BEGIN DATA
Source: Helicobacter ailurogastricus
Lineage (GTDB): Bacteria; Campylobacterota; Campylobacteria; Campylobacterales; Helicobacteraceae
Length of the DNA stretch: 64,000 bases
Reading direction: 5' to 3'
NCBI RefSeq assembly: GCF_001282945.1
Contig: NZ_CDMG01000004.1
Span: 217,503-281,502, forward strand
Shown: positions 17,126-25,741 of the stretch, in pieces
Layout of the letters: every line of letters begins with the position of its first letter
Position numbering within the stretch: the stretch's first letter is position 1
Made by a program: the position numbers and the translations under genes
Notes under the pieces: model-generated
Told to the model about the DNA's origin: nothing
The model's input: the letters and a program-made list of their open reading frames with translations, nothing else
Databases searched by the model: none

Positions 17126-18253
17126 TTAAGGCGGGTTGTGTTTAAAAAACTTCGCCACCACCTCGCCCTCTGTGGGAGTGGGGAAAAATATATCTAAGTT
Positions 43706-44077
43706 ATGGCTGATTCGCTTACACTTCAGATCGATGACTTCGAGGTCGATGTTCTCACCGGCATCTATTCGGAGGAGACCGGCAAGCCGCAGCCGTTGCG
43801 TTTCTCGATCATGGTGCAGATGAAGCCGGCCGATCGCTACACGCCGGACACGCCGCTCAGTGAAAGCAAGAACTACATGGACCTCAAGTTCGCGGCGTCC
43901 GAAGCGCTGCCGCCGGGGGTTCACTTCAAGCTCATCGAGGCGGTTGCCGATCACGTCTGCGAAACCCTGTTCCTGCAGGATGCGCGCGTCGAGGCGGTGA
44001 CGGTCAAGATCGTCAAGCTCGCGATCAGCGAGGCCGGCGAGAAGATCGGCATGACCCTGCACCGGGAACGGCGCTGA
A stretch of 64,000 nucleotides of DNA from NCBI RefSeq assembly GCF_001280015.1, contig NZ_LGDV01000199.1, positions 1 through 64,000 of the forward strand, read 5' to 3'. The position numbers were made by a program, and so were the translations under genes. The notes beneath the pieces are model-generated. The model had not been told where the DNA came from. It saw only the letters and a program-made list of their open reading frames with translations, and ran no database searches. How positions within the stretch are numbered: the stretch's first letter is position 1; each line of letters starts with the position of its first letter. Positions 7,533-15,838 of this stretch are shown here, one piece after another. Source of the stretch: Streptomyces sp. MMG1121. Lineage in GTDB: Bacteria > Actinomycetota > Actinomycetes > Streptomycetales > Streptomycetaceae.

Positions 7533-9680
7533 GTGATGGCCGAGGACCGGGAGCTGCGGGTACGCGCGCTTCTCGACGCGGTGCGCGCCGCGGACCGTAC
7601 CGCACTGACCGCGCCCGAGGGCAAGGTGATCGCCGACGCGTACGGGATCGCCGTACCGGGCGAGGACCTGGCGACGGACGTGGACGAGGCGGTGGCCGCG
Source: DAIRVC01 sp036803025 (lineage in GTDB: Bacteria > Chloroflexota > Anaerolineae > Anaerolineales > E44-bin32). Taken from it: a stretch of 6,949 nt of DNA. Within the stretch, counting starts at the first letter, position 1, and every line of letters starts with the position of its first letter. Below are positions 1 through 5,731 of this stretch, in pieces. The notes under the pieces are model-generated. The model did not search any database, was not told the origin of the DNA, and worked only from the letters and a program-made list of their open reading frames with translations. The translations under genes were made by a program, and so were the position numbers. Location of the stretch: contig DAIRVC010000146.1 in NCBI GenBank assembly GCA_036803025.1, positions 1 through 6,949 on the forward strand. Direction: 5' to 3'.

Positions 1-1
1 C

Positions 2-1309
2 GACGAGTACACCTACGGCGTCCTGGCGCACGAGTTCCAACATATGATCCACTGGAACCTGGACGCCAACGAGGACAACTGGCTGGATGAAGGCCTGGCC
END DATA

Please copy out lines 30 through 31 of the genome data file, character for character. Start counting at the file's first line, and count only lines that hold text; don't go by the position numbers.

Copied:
Positions 2-1309
2 GACGAGTACACCTACGGCGTCCTGGCGCACGAGTTCCAACATATGATCCACTGGAACCTGGACGCCAACGAGGACAACTGGCTGGATGAAGGCCTGGCC